Over the past few decades, both fashion and journalism have changed dramatically, said Vanessa Friedman ’89, the fashion director and chief fashion critic at The New York Times, speaking to students and faculty members in McCosh Hall April 7. The event was sponsored by Stripe Magazine, a student fashion publication.
“Career paths the way they used to exist don’t exist anymore,” she said. “That is both a little scary and confusing, but an incredible opportunity. It really means you can do so much more, because all the strictures that used to exist around sectors and industries are breaking down.”
Friedman, who began as a freelance writer before landing a fashion editor position at the Financial Times in 2002, said she never intended to write about fashion. Rather, she stumbled into the role after reaching out to several editors for a job.
“One of the people I wrote a letter to was the then-editor at the Financial Times, who saw I had worked at Vogue, assumed that meant I was a fashion person, and called me and said, ‘Do you want to write about boots?”Since then, Friedman has risen to become one of the most prominent voices in the industry. She was hired by the Times in 2014.
Friedman said she values the freedom that writing about fashion has given her. “This is a subject that is universal, which, for a journalist, is extremely valuable,” she said. “The one thing about clothes is that every single person has to wear them. Everybody makes a decision about clothes during the day, every day. No matter how much they pretend they’re not thinking about it, they’re thinking about it.”
In a question from the audience, Friedman was asked about lack of representation in the fashion world. “It’s ridiculous. There are almost no female CEOs in fashion companies,” she said. “There are very few African American designers.”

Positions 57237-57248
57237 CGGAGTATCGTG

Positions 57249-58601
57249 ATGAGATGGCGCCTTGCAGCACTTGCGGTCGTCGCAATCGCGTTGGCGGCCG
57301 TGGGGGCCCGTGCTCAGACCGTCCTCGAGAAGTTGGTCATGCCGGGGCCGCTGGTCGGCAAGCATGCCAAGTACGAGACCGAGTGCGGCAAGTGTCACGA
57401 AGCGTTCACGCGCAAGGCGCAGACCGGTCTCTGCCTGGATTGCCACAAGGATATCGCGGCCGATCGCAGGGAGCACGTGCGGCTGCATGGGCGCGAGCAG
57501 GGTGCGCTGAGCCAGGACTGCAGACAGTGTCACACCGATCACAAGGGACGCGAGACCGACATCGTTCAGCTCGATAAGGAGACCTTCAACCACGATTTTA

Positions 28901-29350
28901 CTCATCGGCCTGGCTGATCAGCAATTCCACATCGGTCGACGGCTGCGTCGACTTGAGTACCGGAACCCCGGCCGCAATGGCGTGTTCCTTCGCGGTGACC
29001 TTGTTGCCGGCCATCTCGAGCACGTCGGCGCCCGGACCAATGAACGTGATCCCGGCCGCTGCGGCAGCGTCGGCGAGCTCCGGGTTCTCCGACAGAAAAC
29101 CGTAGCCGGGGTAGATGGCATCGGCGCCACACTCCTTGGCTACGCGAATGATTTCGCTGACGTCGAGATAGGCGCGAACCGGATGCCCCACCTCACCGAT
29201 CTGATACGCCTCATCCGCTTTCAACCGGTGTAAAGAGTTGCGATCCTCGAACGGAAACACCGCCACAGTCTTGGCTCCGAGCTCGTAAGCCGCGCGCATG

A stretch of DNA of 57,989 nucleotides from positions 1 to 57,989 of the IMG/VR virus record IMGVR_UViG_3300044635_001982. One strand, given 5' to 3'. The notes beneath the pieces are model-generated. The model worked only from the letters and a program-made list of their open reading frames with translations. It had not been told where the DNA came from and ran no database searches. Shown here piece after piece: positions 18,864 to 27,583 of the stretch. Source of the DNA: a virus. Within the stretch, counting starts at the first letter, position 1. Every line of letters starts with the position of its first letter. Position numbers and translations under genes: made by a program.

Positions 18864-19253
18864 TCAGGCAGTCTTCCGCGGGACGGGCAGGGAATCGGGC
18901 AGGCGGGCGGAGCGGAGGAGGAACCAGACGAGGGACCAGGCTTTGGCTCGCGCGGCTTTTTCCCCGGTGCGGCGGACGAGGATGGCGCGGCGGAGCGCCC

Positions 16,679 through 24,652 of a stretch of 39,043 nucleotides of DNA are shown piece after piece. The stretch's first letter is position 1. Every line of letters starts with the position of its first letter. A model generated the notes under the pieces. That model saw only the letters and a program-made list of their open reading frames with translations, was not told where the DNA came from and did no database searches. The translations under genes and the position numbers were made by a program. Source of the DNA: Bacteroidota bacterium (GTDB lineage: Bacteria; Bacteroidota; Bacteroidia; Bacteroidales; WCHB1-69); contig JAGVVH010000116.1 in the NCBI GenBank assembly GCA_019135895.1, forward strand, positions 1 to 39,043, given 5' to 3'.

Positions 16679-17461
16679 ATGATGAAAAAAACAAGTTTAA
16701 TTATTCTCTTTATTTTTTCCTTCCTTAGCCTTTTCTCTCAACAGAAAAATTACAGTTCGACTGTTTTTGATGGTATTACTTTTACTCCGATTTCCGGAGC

Friedman said the solution to the problem must come from the top down. “Until you have designers who are diverse, they’re not going to be picking models that are diverse,” she said.
Freidman also was asked about her time at Princeton and whether she thinks her college experience has helped her in her current line of work. “[Princeton] taught me how to think, how to research, and how to write and construct an argument,” she said. “Which is effectively what you do whenever you’re writing any form of criticism or newspaper piece.”
Friedman, who majored in history, also noted a peculiar trend. “Weirdly, the Princeton history department has produced two if not three fashion editors and critics,” she said, referencing Kate Betts ’86, who served as the editor of Harper’s Bazaar and currently writes about fashion for CNN. Friedman also mentioned Robin Givhan ’86, who majored in English and is the fashion editor for The Washington Post.
When asked about advice for students looking to go into fashion journalism, Friedman’s response was quick: “Learn about everything else first.”
“Just be open to whatever happens, and don’t assume that you’re limited by your choices,” she added. “You never know where things are going to lead, and the most important thing is to get the most experience.”